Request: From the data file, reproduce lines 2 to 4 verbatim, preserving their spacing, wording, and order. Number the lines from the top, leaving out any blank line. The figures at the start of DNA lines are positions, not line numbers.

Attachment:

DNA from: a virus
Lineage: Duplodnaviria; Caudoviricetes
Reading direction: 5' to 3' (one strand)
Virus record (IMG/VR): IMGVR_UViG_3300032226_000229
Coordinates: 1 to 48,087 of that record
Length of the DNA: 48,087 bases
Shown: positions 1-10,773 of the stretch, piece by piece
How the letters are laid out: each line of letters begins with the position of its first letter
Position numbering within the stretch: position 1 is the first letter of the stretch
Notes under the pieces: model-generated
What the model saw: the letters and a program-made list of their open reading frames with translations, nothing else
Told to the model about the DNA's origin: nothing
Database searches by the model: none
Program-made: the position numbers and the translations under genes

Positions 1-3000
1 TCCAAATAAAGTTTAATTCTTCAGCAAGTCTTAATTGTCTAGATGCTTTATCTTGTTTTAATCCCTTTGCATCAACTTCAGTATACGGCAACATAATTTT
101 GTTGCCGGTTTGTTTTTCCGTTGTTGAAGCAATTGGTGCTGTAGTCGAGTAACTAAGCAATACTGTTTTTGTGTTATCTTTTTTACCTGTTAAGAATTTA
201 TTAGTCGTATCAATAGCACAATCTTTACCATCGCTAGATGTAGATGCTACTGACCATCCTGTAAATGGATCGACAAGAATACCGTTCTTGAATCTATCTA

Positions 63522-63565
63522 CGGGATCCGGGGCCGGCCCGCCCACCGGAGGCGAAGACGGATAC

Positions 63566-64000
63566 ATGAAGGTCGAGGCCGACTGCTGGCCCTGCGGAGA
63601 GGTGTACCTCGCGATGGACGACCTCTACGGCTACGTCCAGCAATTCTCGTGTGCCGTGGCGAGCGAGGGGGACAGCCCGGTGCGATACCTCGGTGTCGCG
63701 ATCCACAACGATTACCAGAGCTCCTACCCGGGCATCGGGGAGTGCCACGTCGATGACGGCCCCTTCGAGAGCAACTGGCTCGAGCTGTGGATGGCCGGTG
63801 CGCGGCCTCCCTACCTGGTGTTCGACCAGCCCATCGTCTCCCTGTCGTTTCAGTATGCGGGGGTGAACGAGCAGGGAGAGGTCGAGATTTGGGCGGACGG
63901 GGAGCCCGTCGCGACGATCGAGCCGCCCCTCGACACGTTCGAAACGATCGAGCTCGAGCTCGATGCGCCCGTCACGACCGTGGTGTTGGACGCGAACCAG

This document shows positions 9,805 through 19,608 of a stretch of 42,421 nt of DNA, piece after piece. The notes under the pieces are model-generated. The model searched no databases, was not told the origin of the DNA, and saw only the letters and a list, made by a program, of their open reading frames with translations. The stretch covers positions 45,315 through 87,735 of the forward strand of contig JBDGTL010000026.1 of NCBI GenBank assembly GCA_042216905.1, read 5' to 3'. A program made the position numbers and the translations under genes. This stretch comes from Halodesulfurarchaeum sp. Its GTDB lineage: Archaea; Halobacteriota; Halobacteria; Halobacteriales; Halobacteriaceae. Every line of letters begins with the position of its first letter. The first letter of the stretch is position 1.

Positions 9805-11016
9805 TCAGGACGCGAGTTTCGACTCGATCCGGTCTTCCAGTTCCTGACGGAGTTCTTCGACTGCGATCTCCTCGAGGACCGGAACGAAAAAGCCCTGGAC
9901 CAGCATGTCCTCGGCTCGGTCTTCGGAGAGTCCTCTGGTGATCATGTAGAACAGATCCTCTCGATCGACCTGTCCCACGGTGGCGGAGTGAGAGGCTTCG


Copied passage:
Lineage: Duplodnaviria; Caudoviricetes
Reading direction: 5' to 3' (one strand)
Virus record (IMG/VR): IMGVR_UViG_3300032226_000229